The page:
Tabloid wastes not one second of the viewer’s time. At 87 minutes, it’s paced swiftly while still making room for some lingering questions.  McKinney’s story (which she recorded for Morris during a single day) is incredible in and of itself.  But with a master behind the wheel, it becomes riveting. A-

Monday, July 18, 2011

Harry Potter and the Deathly Hallows: Part 2

(Editor’s note: The Harry Potter franchise has always interested me as much as measuring the height of my neighbor’s grass.  So in my apathy, I dished this review out to admitted Potter freak, Cassie Wells.  Enjoy.)

As an avid Harry Potter reader (Yes, I was one of those weirdos who would line up outside a bookstore to get a copy of Harry’s newest adventure… no, I did not dress up) I was excited for the last movie, Harry Potter and the Deathly Hallows: Part 2. In my humble opinion, the seventh book was a literary version of the Sistine Chapel. It was the perfect ending to the series that was over a decade in the making. Every twist and turn kept you engrossed and yet all the questions I had formulated over the years were answered. Everything made sense.

With that being said, this latest movie was better than okay, but not great. I loved everything about it – from the costumes and magic to the dialogue quoted directly from the book – until the last half hour. In short, the filmmakers completely screwed up the final fight. The ultimate climax of an epic eight movie series (that’s 4,176 pages!) was magical and enchanting but only subpar to those of us who have read and reread the books. Even my 17-year-old brother turned to me at the end and said, “That’s it? That’s how he dies?” There was no grand finale to the fight, it just sort of subtly ends, like a train slowly rolling to a stop, which is completely opposite of the book.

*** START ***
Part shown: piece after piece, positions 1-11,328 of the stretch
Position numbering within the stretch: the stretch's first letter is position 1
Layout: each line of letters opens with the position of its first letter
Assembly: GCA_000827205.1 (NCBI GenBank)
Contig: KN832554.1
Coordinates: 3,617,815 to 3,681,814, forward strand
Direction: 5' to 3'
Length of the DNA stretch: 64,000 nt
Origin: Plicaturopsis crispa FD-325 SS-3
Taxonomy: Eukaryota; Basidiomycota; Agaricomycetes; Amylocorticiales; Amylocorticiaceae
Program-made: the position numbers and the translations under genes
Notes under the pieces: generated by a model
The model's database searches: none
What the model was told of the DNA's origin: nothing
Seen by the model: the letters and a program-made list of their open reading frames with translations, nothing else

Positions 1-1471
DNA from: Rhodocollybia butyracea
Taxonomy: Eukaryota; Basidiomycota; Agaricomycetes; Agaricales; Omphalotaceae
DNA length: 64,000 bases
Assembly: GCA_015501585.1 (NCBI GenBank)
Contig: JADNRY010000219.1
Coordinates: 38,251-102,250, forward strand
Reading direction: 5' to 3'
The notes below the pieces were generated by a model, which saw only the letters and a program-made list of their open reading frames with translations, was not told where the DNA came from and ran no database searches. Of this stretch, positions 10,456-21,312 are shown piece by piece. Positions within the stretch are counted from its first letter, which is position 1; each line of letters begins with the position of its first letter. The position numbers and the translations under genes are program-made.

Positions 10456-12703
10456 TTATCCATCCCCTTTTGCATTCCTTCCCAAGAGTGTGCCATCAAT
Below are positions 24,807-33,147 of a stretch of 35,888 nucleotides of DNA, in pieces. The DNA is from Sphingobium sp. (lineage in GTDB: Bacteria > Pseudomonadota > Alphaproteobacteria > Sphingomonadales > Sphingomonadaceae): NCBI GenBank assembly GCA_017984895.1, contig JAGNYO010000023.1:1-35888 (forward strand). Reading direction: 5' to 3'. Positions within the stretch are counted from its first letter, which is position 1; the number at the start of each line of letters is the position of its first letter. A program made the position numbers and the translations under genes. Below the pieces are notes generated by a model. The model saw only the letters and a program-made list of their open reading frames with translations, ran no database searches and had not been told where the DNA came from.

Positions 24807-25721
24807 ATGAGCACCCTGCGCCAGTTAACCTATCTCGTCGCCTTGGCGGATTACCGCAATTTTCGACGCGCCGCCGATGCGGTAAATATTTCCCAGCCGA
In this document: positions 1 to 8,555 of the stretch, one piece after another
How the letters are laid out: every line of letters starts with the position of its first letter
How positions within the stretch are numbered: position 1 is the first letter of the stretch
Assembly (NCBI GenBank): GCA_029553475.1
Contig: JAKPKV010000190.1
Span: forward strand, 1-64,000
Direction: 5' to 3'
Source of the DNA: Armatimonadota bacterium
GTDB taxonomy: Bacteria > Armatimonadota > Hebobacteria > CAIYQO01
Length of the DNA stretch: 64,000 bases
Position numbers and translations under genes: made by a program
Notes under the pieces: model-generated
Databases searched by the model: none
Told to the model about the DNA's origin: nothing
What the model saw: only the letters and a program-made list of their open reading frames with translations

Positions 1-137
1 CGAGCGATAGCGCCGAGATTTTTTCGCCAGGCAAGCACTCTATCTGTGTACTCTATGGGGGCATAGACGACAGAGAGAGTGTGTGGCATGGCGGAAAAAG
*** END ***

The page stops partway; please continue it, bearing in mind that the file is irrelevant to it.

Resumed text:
Some of the book’s best scene – whether funny, tearful, or gut-wrenching –  were either hinted at, glanced over, or complete rewritten in the film.

Visually, it’s a beautiful film. Action-packed from the beginning as Harry, Ron and Hermione race to find and destroy the Horcruxes. What seemed to be an impossible task in Part 1 becomes a domino effect, with one Horcrux leading to the next, inevitably leading to the final battle between He Who Shall Not Be Named and Harry at Hogswarts. Every action scene is enthralling, with camera angles and visual effects that make Harry’s magical world come to life.

The few moments without wands casting curses are used to answer lingering questions, though not to the extent of the book, which may leave those who haven’t read the books a little confused.

The best part about this film was how director David Yates and his team were able to capture the emotional feelings the book gave you. The one-liners and funny moments are timed perfectly. The use of music, and even the conscious decision to have silence, helped you feel Harry’s loneliness as he bears the weight of the world on his shoulders, or his excitement as he triumphs and is one step closer to his goal.  Even the few scenes that aren’t in the book, my favorite being where Neville and Seamus are given permission to blow up part of Hogwarts to help defend it, provide humor and depth.

While Part 1 focused solely on Harry, Ron and Hermione, Part 2 engages all the Harry Potter characters and their essential roles in the fight against Lord Voldemort. It captures how Harry relies on so many people to help him and yet is ultimately left alone to face Voldemort and decide the fate of the world.

If you are a fan of the books, this final installment is definitely worth seeing.  If you’re a Harry Potter novice, you will walk away with more questions than answers. B

Friday, July 15, 2011

What’s With All the Lame Trailers?

Three trailers for three movies by three masterful directors should send me into Oscar-bait bliss.  Spielberg is doing a war film, Scorsese is doing 3D, and Soderbergh is doing disease the same way he did drugs.

But when the trailers for War Horse, Hugo and Contagion dropped this past week, I was left with a collective wince of puzzlement.  They all (well, mostly War Horse and Hugo) look undeniably lame.  Granted, family friend films are not my preferred genre, but still… what’s going on here?

Hopefully these trailers are the result of failed marketing tactics, and will in no way reflect what he final films deliver.  At any rate, the trailers are below. 

Contagion – to be released Sept. 9